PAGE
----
Quantum Field Theory Lectures (2013)

Lectures on Quantum Field Theory for Quantum Information

Oct-Dec 2013

Quantum Information theory has been originally formulated in terms of qubits (and qudits), which are entities best described in ordinary Quantum Mechanics. However, there are natural extensions for them in the context of Quantum Field Theory. As a matter of fact, usual concepts in Quantum Info such as entanglement or teleportation, accept formulations in terms of Quantum Fields. Nevertheless, much more work is needed in order to place Quantum Information in the more rigorous framework of Quantum Field Theory.

The aim of these seminars is mainly to emphasize the importance of Quantum Field theory in the study of Quantum Information, such as its role in understanding the new physical implementations of Quantum Processing tasks or how Local Quantum Theory can be used to better model detector interactions. The lectures will provide the audience with the tools required to better understand in which way special and general relativitic features can be introduced in Quantum Information, giving rise to interesting, fundamental questions regarding Quantum Fields, Localization of Quantum States and Relativistic Quantum Information.

Organizing Committee

Juan Leon, CSIC

Hans Westman, CSIC

Local Organizing Committee

Marco del Rey Zapatero, CSIC

Matías Rodríguez Vázquez, CSIC

Week 1

Quantum Field Theory, Groundwork for Quantum Technologies

22nd, 23rd and 24th October 2013

Carlos Sabín (U. Nottingham, UK)

Relativistic Quantum Metrology

In this lecture, we will present a formalism for relativistic quantum metrology that may be useful to develop future space-­‐based measurement devices. In particular, possible implementations with circuit quantum electrodynamics and Bose-­‐Einstein condensates will be discussed.

Lucas Lamata (University of the Basque Country, Bilbao, Spain)

Quantum Field Theories for Future Quantum Technologies

In this lecture, we will identify and discuss the key ingredients of quantum field theories for the sake of their implementations in current quantum technologies. In particular, we will concentrate on relevant features of quantum electrodynamics and interacting fermionic and bosonic models.

Enrique Solano (University of the Basque Country & Ikerbasque, Bilbao, Spain)

Quantum Technologies for Quantum Field Theories

In these lectures, we will consider different quantum technologies that may be able to implement key features of quantum field theories. The main goal will be to identify relevant features of trapped ions and circuit quantum electrodynamics that may allow the realization of fermionic and bosonic models, approaching the continuum, emulating condensed matter, high-­‐energy physics, and quantum chemistry models.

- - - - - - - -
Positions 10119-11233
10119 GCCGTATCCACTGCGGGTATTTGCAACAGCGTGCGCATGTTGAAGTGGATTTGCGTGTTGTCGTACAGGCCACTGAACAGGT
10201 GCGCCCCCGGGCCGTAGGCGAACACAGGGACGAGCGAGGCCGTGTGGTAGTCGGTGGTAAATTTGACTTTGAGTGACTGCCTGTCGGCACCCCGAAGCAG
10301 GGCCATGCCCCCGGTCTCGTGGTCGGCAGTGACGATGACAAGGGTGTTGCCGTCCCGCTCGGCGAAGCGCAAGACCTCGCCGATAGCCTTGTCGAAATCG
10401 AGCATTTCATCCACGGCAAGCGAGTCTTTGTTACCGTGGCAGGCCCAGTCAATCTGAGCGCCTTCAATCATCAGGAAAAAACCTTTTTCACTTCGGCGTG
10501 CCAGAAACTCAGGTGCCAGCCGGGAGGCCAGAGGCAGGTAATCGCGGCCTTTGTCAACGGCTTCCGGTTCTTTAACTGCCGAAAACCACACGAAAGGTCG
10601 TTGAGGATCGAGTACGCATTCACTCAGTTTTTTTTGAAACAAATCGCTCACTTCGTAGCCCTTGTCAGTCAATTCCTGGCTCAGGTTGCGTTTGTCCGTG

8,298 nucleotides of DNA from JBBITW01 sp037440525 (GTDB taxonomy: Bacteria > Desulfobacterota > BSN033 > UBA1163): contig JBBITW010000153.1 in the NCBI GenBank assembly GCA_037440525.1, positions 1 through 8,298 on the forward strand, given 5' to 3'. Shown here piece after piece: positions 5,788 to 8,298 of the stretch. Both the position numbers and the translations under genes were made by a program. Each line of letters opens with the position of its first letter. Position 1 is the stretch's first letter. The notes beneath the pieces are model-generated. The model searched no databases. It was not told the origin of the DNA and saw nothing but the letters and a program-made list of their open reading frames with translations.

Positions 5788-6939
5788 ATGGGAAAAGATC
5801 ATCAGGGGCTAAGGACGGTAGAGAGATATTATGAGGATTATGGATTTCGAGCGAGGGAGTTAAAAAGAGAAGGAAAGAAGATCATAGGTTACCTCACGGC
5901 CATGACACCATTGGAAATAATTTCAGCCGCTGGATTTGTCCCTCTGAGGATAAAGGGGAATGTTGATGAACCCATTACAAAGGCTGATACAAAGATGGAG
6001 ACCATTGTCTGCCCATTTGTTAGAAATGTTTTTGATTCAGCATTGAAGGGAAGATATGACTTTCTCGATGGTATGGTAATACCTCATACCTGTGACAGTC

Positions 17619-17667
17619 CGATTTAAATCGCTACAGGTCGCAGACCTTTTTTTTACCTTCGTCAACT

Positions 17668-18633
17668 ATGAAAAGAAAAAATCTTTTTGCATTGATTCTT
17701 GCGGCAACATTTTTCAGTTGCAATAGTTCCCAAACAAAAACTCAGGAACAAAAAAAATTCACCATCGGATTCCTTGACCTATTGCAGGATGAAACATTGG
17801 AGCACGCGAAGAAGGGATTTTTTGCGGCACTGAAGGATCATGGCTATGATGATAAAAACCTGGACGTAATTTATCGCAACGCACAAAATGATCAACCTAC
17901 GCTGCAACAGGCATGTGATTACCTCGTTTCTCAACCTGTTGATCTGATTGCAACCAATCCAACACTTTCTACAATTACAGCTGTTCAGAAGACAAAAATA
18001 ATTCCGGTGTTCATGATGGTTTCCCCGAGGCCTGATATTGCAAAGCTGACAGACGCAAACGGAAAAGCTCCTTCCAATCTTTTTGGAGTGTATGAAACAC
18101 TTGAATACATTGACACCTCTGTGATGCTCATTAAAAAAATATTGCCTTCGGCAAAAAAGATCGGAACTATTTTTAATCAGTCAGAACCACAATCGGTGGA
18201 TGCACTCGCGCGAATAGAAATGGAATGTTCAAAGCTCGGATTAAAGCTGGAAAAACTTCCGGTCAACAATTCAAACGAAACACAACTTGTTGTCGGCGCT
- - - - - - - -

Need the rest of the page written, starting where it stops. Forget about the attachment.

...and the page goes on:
Charles Bamber (National Research Council, Ottawa, Canada)

Lifting the Lid on Quantum Mechanics

It used to be that a quantum system could never be completely measured with high precision. Conventional wisdom said that this was forbidden by the Heisenberg uncertainty principle. We now have a class of experiments and a methodology for completely characterizing quantum systems experimentally. All of the information about the system can be extracted in principle to arbitrary precision. We can know everything. As it turns out quantum mechanics can be reformulated to describe the evolution and dynamics of this measured information set. In other words, measurement embodies the system. This framework may enable new tests of quantum mechanics.

Week 2

Quantum Information in Relativistic Scenarios

12th, 13th, 14th and 15th November 2013

Hans Halvorson (Institute for Advanced Study, Princeton, US )

Quantum Theory of Infinite Systems: from Fields to Information

It has long been known that the traditional Hilbert space formalism for quantum mechanics is unable to provide an adequate description of field systems. For a more flexible approach, we turn to the theory of operator algebras (C* algebras) and their representations (von Neumann algebras). We introduce algebraic quantum theory, and describe some of its applications such as the Rindler-­‐Fulling effect, non-­‐localizability of particles, and the information-­‐theoretic characterization of quantum mechanics.

David Jennings (Imperial College, London, UK)

What is the `Physical Corner’ of the Fock Space?

I will start by explaining why the physics we observe only occupies an exponentially small manifold of the full space of states, and introduce the idea of entanglement regulation via the matrix product state representation (MPS) of quantum states. Building on this, I will then explain the extension of these ideas to quantum field systems, initially for one spatial dimension and then for higher dimensions. The resultant physical states will automatically obey entropy area laws, and the expectation values of field observables are determined by the dissipative dynamics of a lower dimensional virtual field. The construction provides powerful new analytical and computational tools to describe the physics of quantum field systems, and I will finish by discussing potential future applications.